We’re at a point where these games have become so complicated, the learning curve no longer resembles a steep slope, but rather a brick wall. Now, as an experienced sim racer, I personally don’t mind how difficult the games are getting because I’m comfortable and knowledgeable in this environment, but objectively, this isn’t helping the genre grow.
So how do we fix this decline in popularity?
You change the target audience, so the new generation of sim racers are a group of people who are willing to take on the mammoth learning curve. Project CARS and Assetto Corsa don’t need to be pushed on teenagers who would much rather be playing Battlefield 4 or whatever version of Assassin’s Creed we’re getting this year. You don’t need guys like SlapTrain or BlackPanthaa bouncing off the guard rails in an effort to drag people out to the online servers in Assetto Corsa, as their audience are the very gamers who will run five laps, realize the game is too difficult, and never touch it again.
You need to push these games on car guys, the same way Madden NFL football is pushed on Football fans. People don’t pick up Madden because they see it in Wal-Mart one day and think “I heard it got good reviews on IGN.” They buy it because they’re football fans and they love that shit. Modern sims need to be advertised in AutoSport, Top Gear, Car and Driver, Road & Track, Autoweek… Stuff that’s relevant to people who love cars and auto racing. The people who read these magazines and invest themselves into automotive culture will have no problem braving the steep learning curve of racing sims and sticking around for a while, because by default it’s something they’ll enjoy regardless. And it extends to more than just magazines as well. You have tons of Australians turning out to each event on the current V8 Supercars schedule, but do those fans know that the Ford Falcon is available for Project CARS in the latest DLC, and they can race the exact event they just attended from the comfort of their own home?
Right now, you’ve got a large group of Battlefield 4 kids picking up stuff like Assetto Corsa or Project CARS out of curiosity because BlackPanthaa played it for a giggle, then growing frustrated over those titles due to the insane difficulty, but literally nobody in the stands at your local race track knows this genre exists. And I’ve seen this phenomenon at my local sim center in person. We have guys showing up who are Canadian Superbike riders, SCCA road racers, Whelen All-American Series track champions – they invest hours and hundreds of dollars into playing rFactor 2 at a fancy arcade, and they have no idea the world of sim racing exists for their home computer. Yet guys who literally would never touch a hardcore racing simulator – they just subscribe to GameSpot on YouTube for weekly vidya news – hear all about the latest Project CARS DLC.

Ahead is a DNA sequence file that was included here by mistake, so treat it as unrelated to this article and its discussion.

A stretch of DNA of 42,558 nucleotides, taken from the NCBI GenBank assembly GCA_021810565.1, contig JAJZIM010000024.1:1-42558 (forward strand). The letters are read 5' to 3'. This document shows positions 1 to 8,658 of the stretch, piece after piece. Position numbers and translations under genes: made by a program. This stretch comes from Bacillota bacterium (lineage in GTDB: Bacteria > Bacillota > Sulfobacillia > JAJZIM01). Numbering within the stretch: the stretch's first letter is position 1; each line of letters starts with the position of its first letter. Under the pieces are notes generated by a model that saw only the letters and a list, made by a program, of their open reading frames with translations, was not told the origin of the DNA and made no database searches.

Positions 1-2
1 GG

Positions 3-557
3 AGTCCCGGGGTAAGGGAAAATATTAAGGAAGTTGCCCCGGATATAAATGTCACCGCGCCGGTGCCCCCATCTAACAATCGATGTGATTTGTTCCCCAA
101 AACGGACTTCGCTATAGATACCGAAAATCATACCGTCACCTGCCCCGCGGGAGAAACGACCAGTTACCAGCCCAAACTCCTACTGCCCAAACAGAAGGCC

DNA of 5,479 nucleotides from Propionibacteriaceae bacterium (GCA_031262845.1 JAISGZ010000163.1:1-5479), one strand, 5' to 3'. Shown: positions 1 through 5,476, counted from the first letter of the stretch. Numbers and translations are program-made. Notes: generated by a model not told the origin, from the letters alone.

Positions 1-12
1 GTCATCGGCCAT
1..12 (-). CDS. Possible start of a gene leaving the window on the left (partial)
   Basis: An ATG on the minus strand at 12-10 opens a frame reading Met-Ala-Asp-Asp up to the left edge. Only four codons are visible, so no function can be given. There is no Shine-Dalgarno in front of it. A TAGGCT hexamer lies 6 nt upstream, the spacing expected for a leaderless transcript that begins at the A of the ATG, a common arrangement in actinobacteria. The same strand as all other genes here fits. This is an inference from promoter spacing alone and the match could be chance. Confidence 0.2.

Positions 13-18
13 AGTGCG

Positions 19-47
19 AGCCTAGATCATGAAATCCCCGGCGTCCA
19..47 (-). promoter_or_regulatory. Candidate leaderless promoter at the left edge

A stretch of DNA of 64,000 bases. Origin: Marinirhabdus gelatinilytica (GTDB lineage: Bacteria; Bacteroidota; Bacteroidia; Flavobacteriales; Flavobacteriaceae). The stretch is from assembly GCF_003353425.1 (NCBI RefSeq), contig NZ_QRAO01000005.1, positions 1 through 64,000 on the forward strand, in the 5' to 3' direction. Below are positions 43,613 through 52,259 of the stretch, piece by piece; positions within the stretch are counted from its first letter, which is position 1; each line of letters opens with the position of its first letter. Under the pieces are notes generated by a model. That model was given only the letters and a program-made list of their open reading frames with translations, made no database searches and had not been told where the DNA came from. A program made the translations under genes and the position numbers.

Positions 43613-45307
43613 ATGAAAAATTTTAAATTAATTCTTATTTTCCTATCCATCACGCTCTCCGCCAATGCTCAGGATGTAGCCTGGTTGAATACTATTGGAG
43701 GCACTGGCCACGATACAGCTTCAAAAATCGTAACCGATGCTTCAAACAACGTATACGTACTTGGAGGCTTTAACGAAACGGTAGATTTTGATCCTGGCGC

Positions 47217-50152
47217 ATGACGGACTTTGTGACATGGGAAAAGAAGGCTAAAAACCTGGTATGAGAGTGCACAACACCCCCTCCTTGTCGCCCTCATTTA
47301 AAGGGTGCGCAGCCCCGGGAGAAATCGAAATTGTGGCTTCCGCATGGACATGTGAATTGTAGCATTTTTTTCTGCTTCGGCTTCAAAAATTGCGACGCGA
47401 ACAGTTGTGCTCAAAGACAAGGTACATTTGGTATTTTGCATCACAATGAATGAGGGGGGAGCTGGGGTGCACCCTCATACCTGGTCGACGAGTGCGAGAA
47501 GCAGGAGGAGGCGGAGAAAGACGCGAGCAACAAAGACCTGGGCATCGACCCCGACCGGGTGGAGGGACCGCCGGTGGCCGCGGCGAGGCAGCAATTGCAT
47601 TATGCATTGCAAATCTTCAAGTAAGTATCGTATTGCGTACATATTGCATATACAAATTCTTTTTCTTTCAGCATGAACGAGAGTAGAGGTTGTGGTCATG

There’s something wrong with that. Change it. And I think the guys behind VRC Pro have actually laid out a pretty good baseline with this video:
The VRC Pro team don’t attempt to lure in the Call of Duty crowd with trailers on GameSpot and hope they’ll become invested in a super hardcore radio controlled racing simulator. They simply put the laser sights on the people who already love R/C racing, and go to town on that very specific group of potential customers. This is what some of the modern sims need to do. No more trying to rope in console gamers who will grow frustrated and go back to Halo by the end of the night. There are people out there who love this shit and don’t even know it exists. Go find them.